In 1242, The French crown burned all Talmud copies in Paris, about 12,000, after the book was "charged" and "found guilty" in the Paris trial sometimes called "the Paris debate". Since the Church and Christian states viewed the Talmud as a book hateful and insulting toward Christ and gentiles, subsequent popes were also known to organize public burnings of Jewish books. The most well known of them were Innocent IV (1243–1254), Clement IV (1256–1268), John XXII (1316–1334), Paul IV (1555–1559), Pius V(1566–1572) and Clement VIII (1592–1605).
Once the printing press was invented, the Church found it impossible to destroy entire printed editions of the Talmud and other sacred books. Johann Gutenberg, the German who invented the printing press around 1450, certainly helped stamp out the effectiveness of further book burnings.
Andalusia served as the catalyst to the revival of Europe. Over decades thousands of Arabic manuscripts were translated into Latin.
"The debt of our science to that of the Arabs does not consist in startling discoveries or revolutionary theories; science owes a great deal more to Arab culture, it owes its existence.”
Yet under the influence of the Church a steady campaign to take Spain away from Islamic influence persisted. To exert social and religious control, in 1480, Isabella and Ferdinand agreed to allow the Inquisition in Spain. On January 2, 1492, the leader of the last Muslim stronghold in Granada surrendered to armies of a recently united Christian Spain. They forced the remaining Muslims and Jews to leave Spain, convert to Roman Catholic Christianity or be killed for not doing so. In 1499 about 5000 Arabic manuscripts were consumed by flames in the public square at Granada on the orders of Ximénez de Cisneros, Archbishop of Toledo. The German poet Heinrich Heine wrote about this, stating "Dort, wo man Bücher verbrennt, verbrennt man am Ende auch Menschen" (Where they burn books, they will also, in the end, burn humans), a quote written on the monument for the Nazi Book Burnings today.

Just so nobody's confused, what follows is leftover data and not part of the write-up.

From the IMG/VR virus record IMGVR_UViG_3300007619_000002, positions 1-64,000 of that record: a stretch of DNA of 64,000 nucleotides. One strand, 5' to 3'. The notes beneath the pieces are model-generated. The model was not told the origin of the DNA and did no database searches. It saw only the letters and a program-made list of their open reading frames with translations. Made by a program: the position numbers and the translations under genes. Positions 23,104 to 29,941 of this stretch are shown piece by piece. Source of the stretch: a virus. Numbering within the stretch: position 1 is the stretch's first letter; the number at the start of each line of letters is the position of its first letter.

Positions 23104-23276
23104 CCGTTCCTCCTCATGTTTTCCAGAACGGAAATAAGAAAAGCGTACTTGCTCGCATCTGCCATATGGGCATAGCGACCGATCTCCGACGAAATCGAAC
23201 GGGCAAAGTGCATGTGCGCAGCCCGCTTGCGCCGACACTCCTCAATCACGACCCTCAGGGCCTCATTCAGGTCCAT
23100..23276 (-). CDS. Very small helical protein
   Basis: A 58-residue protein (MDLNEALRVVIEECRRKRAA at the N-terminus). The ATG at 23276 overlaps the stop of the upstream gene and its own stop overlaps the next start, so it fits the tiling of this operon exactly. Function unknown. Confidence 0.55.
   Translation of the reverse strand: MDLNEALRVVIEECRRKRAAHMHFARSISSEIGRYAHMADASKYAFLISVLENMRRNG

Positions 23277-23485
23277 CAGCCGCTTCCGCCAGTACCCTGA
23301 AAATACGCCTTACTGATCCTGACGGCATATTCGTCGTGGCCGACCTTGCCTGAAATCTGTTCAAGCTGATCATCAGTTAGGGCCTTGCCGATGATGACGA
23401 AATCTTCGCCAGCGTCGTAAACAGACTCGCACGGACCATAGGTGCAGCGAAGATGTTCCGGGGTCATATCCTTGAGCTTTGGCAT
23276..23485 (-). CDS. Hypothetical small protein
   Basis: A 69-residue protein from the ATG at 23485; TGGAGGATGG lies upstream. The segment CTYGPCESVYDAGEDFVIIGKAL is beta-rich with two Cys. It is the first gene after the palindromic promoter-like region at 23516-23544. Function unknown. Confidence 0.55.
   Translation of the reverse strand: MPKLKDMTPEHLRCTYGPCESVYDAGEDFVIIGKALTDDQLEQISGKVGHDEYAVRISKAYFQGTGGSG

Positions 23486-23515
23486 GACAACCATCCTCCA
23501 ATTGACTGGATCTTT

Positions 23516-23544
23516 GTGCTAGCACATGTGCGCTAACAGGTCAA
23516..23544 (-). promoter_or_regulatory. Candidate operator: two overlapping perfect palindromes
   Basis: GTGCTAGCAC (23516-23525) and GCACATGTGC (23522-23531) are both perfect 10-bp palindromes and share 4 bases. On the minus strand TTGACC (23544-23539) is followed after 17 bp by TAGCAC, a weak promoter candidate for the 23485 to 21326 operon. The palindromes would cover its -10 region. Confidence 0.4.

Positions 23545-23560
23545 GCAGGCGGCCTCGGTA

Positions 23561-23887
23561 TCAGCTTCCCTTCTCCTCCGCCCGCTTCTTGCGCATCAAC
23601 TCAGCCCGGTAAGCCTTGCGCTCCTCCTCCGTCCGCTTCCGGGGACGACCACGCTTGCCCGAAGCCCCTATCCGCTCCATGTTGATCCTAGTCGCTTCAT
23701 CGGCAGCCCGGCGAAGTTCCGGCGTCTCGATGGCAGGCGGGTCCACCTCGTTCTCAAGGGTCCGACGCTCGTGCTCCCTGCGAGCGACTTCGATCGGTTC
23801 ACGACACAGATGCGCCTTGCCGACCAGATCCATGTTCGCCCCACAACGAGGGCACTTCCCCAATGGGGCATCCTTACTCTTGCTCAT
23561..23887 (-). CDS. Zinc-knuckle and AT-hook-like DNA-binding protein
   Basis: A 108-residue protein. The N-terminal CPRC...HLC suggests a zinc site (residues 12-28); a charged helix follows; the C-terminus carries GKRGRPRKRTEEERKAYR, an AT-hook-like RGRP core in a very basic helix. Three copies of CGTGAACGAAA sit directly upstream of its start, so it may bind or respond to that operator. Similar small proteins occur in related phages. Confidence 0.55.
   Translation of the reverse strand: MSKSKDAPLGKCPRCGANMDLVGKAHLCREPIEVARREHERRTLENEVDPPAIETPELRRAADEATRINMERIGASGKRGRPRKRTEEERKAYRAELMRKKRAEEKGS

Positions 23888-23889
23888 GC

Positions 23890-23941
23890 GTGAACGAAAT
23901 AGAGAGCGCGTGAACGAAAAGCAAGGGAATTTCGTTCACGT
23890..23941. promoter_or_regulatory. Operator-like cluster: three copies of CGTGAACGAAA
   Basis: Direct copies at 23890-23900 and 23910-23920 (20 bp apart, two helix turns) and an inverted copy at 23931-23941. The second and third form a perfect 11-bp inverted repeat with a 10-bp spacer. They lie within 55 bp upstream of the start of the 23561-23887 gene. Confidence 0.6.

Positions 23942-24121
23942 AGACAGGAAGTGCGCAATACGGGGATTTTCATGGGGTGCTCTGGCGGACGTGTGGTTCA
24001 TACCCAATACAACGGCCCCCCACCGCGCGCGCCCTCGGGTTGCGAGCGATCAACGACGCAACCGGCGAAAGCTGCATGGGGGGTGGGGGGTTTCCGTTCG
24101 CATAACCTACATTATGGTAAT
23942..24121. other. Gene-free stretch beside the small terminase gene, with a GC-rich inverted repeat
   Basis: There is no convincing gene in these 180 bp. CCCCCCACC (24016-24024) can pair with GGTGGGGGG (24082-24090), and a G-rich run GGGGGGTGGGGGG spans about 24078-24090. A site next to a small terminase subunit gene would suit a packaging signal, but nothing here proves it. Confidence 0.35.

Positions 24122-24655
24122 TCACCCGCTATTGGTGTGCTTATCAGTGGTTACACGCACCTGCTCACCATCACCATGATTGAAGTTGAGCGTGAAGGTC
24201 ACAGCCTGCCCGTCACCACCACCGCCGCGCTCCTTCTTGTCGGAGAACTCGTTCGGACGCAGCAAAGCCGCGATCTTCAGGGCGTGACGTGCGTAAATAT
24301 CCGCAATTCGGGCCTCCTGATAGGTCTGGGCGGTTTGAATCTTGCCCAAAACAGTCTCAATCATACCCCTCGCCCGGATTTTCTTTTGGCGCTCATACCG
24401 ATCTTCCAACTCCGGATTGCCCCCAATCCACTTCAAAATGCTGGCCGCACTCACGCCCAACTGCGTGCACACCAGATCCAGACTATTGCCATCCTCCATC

The Spaniards struck again in the Americas in 1652.
The infamous Maya “book burning” of July 12, 1652 marks a very sad date in the history of the Yucatan Maya under Spanish rule. The Catholic Friar Diego de Landa
ordered the burning of some reported 27 hieroglyphic scrolls, (Maya codices) stating that they contained the work of the devil and prevented them from learning/accepting Christianity. As narrated by de Landa himself, he had gained access to the sacred books, transcribed on deerskin, by previously gaining the natives' trust and showing a considerable interest in their culture and language).
Nazis burned works of Jewish authors, and other works considered "un-German", at the library of the Institut für Sexualwissenschaft in Berlin. The works of some Jewish authors and other so-called "degenerate" books were burnt by the Nazis throuhgout the 1930s and 1940s. Richard Euringer, director of the libraries in Essen, identified 18,000 works deemed not to correspond with Nazi ideology, which were publicly burned.
“Seek knowledge from the cradle to the grave, even unto China”